Supreme Court To Decide Landmark Case


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(Worthy News) – When child custody cases come before family courts, judges endeavor to base their rulings on the best interests of the child. Overall, the court is less interested in which parent might have the most right to the children than in how best to help the children thrive. The might now be walking a very similar line. It is on the verge of deciding a landmark case that could have a profound impact on the more than 400,000 vulnerable children who find themselves in the U.S. foster care system. Its ruling could also have major implications for LGBTQ rights, and nondiscrimination laws across America.

The case, Fulton v. City of Philadelphia, was sparked when the city said it would no longer contract with a -based agency, Catholic Social Services (CSS), to provide foster services after a 2018 Philadelphia Inquirer article revealed that it would not certify same-sex couples to be foster parents. (CSS also does not certify unmarried couples.) In response, two foster mothers—Sharonell Fulton and Toni Simms-Busch—and the CSS sued the city, arguing that severing the contract violated their . After losing in two lower courts, they petitioned the Supreme Court, which first agreed to hear the case in February 2020.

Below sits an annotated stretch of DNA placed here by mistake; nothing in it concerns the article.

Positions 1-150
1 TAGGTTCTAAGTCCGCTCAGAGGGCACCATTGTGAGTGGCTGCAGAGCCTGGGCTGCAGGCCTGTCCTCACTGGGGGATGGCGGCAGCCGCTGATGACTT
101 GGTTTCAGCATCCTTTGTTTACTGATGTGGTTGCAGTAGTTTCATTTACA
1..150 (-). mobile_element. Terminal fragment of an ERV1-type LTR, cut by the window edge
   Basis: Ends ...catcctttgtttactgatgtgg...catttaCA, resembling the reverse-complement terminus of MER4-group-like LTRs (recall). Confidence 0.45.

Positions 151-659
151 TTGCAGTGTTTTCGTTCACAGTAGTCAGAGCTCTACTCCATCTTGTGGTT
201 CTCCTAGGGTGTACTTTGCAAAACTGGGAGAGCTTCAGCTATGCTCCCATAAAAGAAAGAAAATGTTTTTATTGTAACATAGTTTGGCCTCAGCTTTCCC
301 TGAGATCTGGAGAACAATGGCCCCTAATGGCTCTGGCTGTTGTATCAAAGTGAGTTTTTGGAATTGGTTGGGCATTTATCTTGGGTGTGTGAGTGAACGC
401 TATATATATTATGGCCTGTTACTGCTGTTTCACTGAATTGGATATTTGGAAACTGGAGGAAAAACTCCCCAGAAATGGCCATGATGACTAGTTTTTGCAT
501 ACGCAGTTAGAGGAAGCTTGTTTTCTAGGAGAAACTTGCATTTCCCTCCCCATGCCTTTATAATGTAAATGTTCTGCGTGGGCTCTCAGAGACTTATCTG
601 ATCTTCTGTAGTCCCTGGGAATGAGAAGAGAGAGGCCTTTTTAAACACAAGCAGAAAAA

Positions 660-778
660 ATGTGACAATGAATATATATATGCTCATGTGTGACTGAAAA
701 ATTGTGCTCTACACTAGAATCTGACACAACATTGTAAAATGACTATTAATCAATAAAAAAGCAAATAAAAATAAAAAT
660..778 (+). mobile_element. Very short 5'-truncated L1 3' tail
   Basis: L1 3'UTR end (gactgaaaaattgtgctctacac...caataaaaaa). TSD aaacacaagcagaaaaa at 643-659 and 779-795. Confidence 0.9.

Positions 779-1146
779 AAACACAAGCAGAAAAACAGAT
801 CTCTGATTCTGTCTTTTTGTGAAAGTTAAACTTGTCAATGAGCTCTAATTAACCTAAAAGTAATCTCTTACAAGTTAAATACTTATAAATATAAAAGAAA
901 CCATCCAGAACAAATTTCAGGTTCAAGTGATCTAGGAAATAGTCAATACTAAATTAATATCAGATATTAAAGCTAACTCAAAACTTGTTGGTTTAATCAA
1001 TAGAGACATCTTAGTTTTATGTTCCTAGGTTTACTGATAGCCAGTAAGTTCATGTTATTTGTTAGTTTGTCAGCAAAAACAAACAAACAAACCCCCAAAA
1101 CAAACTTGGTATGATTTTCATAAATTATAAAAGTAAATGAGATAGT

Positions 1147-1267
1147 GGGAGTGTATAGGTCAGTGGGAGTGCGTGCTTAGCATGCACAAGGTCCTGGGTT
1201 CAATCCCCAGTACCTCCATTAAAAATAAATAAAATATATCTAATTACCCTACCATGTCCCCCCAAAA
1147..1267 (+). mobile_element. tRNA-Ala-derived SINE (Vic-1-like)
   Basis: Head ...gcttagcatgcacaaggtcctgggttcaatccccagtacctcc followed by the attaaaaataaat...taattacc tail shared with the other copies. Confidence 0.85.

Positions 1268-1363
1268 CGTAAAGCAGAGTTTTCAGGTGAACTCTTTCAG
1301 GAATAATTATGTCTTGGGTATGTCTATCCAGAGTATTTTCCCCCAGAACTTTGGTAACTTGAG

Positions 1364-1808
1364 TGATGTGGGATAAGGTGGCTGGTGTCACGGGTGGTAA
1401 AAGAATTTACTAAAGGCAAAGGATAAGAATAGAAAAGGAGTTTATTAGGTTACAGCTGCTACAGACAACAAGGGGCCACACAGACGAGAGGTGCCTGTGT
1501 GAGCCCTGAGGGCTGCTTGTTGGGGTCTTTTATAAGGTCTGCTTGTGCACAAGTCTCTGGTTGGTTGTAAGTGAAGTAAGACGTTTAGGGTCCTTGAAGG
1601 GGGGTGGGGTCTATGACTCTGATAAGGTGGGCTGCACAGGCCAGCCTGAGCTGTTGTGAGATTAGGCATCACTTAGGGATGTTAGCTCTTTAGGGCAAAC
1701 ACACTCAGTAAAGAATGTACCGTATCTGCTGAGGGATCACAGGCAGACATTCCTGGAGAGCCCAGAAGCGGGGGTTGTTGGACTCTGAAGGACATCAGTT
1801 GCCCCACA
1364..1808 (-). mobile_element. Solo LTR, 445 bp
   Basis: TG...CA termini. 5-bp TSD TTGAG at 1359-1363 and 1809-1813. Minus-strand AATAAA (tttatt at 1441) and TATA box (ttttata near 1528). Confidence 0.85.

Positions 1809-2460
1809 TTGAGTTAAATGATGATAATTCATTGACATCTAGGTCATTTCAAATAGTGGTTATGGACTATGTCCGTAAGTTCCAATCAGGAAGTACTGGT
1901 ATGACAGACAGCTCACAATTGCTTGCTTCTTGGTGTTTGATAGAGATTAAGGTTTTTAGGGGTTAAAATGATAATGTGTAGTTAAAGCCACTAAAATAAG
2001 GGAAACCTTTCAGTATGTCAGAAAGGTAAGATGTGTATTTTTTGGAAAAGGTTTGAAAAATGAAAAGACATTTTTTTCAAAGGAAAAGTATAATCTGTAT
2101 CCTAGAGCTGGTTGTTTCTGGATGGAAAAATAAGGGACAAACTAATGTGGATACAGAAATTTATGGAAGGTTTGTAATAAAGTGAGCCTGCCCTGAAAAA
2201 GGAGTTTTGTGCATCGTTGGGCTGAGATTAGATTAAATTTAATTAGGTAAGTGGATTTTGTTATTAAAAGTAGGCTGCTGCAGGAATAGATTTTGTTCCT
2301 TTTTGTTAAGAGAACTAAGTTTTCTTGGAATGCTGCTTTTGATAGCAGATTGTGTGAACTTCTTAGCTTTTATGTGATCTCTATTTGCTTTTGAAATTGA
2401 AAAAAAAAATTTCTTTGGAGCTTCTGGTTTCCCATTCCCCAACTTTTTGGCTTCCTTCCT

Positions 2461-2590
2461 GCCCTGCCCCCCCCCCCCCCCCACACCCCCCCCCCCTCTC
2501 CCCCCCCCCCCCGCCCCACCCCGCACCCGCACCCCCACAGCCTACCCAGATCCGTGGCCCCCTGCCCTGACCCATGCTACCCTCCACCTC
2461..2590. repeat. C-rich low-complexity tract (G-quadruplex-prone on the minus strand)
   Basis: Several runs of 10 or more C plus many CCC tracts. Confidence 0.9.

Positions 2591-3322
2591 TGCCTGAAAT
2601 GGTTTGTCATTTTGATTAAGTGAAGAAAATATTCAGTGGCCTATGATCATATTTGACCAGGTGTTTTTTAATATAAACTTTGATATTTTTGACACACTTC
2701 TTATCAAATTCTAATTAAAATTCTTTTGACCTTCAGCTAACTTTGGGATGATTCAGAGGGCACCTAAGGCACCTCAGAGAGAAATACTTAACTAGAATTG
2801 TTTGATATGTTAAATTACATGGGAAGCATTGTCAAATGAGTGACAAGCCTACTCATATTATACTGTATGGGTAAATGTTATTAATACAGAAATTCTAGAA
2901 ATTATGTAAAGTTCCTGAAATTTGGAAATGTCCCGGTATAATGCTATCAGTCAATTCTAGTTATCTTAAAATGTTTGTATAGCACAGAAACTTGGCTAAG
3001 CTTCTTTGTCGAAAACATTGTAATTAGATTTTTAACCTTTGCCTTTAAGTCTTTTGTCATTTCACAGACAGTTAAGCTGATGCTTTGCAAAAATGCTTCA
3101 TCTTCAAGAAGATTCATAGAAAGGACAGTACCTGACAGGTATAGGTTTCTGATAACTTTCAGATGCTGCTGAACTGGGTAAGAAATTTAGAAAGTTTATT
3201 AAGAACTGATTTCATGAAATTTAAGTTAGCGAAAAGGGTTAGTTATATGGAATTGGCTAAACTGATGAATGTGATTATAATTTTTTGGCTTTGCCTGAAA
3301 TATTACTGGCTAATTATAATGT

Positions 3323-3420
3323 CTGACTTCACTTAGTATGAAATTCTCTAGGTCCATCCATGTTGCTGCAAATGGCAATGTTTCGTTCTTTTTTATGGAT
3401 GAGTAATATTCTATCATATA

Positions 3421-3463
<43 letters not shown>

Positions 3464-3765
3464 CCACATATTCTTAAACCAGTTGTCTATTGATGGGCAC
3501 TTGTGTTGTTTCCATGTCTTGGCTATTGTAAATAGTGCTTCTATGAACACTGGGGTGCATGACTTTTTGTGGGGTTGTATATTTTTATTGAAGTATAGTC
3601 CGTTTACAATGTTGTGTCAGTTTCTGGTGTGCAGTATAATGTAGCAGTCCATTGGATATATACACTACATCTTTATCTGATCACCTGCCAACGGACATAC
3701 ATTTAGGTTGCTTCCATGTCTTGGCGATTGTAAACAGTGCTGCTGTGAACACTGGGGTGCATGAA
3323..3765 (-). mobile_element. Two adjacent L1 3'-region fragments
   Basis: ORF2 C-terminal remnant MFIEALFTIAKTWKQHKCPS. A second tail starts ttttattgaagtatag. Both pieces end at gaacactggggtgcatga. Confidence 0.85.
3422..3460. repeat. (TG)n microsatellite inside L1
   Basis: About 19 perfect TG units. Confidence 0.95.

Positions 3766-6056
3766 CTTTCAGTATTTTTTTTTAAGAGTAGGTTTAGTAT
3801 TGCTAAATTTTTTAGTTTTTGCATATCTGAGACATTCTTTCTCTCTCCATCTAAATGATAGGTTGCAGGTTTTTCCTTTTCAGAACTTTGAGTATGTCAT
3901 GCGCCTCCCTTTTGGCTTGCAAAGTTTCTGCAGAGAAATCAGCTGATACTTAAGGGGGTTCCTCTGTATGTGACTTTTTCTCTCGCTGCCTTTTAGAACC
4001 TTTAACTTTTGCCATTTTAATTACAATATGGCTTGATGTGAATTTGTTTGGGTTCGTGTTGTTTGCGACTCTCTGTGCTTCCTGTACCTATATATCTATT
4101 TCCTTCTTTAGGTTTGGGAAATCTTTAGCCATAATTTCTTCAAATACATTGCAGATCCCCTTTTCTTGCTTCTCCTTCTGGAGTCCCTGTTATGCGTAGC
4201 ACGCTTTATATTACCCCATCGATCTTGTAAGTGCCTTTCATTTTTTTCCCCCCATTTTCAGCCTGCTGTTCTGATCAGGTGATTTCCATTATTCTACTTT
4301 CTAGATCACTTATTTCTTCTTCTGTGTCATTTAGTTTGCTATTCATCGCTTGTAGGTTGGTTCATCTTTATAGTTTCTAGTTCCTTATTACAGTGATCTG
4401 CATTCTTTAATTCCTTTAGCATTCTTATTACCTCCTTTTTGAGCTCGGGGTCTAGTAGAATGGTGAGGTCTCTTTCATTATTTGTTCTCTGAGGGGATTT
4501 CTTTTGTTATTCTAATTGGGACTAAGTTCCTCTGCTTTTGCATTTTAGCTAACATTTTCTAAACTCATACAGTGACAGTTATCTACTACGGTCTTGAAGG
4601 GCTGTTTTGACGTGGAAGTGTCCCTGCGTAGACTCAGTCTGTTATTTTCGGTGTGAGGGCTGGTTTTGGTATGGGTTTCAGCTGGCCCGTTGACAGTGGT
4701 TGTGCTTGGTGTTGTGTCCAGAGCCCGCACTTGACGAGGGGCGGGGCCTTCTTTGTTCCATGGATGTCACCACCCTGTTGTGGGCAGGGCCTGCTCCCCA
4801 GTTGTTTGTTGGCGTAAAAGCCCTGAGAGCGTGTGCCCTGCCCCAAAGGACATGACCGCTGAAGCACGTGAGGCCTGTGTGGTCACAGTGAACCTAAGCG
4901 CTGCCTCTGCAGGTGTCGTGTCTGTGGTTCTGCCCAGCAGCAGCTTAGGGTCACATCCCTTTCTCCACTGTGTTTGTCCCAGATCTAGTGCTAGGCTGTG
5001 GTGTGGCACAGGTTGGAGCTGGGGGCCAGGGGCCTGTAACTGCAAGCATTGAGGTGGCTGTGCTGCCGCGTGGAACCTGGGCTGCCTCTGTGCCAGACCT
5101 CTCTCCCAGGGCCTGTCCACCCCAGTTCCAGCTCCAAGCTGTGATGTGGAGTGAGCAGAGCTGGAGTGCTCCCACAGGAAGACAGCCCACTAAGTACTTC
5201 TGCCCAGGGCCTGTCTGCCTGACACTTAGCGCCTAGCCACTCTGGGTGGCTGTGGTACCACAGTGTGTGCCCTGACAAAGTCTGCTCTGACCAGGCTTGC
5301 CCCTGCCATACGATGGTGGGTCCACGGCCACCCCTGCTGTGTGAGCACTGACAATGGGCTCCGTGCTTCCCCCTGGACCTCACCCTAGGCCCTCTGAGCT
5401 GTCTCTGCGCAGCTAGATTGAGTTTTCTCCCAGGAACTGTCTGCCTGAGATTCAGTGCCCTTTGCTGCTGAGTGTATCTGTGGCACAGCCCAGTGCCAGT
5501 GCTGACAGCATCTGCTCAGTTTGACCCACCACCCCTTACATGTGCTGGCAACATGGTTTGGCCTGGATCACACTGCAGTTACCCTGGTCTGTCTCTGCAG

The landmark 1990 court ruling on Employment Division v. Smith—written by Justice Antonin Scalia—said Americans cannot have exemptions to laws on religious grounds as long as those laws are neutral and generally applicable to everybody. Anti-discrimination laws have long been thought of as meeting that standard, says NeJamie. But the Fulton plaintiffs are arguing that the city’s anti-discrimination law is neither neutral nor equally applicable, and are asking the court to re-examine Smith. Such a reconsideration would send shockwaves through the religious and civil rights communities. [ Source: Time (Read More…) ]

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